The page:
Las Vegas celebrates your constitutional right to drink

Posted by on Nov 28th, 2012 and filed under Attractions, Featured. You can follow any responses to this entry through the RSS 2.0. Both comments and pings are currently closed.

The Mob Museum in Downtown Las Vegas.

Las Vegas is ready to party like its 1933. In honor of the 79th anniversary of the repeal of the 18th amendment, the Las Vegas Mob Museum is throwing a Repeal Day Party.

Thirteen years of Prohibition — the “Noble Experiment” that outlawed the manufacture, sale or transportation of intoxicating liquor — led to the rise of organized crime, speakeasies and new cultural mores and slang. Events are documented at the 41,000-square-foot Mob Museum in downtown Las Vegas.

On Dec. 5, 1933, the first Repeal Day marked the end of Prohibition as the 21st Amendment took effect. This year, the Mob Museum is hosting its first Repeal Day Party on Wednesday, Dec. 5.

From 6 to 10 p.m., adult guests at the Mob Museum can party on all four levels of the museum. Admission to the party is $19.33 ($15 for museum members). Admission includes full access to the museum and Prohibition era cocktail samplings and libations.

The party is being hosted by former Mayor Oscar Goodman. There will be a 1920s fashion contest, costumed characters and prizes. There will also be live jazz music.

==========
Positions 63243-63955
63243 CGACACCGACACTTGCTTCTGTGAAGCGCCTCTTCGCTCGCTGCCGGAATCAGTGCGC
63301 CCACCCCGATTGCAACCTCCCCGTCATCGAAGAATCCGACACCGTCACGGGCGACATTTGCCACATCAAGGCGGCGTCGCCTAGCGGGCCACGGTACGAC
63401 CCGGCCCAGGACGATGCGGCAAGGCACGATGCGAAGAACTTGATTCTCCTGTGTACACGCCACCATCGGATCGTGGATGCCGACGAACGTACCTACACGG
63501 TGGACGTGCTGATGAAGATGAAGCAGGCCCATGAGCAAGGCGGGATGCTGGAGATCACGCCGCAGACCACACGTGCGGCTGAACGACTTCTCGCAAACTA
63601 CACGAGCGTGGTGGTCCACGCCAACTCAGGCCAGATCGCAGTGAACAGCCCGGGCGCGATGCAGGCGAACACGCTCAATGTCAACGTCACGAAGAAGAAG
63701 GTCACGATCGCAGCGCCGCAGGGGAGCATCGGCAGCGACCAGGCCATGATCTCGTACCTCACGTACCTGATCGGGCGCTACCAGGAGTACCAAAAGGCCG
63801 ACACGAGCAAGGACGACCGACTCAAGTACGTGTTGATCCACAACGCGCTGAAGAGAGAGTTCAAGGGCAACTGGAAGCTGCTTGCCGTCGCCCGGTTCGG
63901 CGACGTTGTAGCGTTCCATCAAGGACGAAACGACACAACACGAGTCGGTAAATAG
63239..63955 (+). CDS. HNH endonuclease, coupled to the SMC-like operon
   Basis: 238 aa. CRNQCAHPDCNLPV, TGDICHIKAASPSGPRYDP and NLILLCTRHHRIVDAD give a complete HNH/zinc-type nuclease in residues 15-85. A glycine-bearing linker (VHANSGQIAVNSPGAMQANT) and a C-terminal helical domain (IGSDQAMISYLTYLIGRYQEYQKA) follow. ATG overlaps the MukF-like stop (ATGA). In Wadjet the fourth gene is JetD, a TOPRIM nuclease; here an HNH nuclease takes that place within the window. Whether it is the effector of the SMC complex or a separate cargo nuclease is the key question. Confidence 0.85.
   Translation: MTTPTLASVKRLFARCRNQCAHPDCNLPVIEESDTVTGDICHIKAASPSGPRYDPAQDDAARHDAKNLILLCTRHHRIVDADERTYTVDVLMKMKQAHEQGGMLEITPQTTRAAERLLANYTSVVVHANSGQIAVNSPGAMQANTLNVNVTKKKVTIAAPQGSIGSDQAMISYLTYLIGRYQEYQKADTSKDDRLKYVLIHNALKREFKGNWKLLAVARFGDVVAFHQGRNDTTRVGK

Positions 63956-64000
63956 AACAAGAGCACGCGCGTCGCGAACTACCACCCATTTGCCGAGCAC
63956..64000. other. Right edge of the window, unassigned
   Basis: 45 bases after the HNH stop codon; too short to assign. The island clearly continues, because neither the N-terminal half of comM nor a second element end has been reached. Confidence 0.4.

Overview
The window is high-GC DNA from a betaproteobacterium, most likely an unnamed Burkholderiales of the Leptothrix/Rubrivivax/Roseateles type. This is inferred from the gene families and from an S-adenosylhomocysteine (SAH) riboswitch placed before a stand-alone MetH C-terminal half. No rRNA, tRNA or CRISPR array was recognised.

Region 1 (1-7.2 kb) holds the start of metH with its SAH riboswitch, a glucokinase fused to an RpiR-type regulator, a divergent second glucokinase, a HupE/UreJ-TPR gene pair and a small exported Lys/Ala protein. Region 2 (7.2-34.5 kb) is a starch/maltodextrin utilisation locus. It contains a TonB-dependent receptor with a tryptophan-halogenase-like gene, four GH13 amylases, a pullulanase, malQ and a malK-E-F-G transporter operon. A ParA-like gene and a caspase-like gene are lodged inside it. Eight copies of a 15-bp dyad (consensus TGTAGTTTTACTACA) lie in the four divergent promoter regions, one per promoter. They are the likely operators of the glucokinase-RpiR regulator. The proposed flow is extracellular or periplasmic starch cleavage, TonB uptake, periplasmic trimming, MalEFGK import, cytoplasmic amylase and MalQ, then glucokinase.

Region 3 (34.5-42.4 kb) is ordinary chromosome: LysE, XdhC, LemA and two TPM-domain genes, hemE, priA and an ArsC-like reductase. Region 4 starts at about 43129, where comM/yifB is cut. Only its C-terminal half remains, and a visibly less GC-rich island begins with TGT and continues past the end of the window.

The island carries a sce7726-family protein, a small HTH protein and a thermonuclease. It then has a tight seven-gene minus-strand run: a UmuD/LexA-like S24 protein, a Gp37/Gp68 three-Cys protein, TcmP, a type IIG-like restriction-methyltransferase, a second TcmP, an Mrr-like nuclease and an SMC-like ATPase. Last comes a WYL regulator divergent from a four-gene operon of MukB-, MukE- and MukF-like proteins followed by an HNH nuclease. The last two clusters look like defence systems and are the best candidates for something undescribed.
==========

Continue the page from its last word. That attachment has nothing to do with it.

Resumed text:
Tickets are available by calling (702) 229-2743. You must be 21 or older.

Located in the heart of downtown Las Vegas on Stewart Avenue and Third Street (right by Main Street Station), The Mob Museum is an interactive attraction showcasing the history of famed gangsters. Here you’ll get an inside look at organized crime’s impact not only in Las Vegas, but its influence in America and the world.

From the same design team that created the Rock and Roll Hall of Fame in Cleveland and the International Spy Museum in Washington D.C., the 41,000-square-foot Mob Museum includes about 16,000 square feet of exhibition space on three floors. It features in-depth exhibits about the mob, myths about the mob, and so much more.

Jennifer Whitehair

Born and raised in Las Vegas, Jennifer grew up believing everyone had slot machines in their convenience stores and celebrated Oct. 31 (Nevada day) with a day off from school. Jennifer has a background in journalism and worked as a reporter for newspapers in both Northern and Southern Nevada, before joining in 1996. Her work has appeared in the Los Angeles Times, New York Times and other publications. She covers every part of Las Vegas for and loves tracking down vanishing pieces of historic and vintage Vegas. You can find her on Google+ and Twitter.

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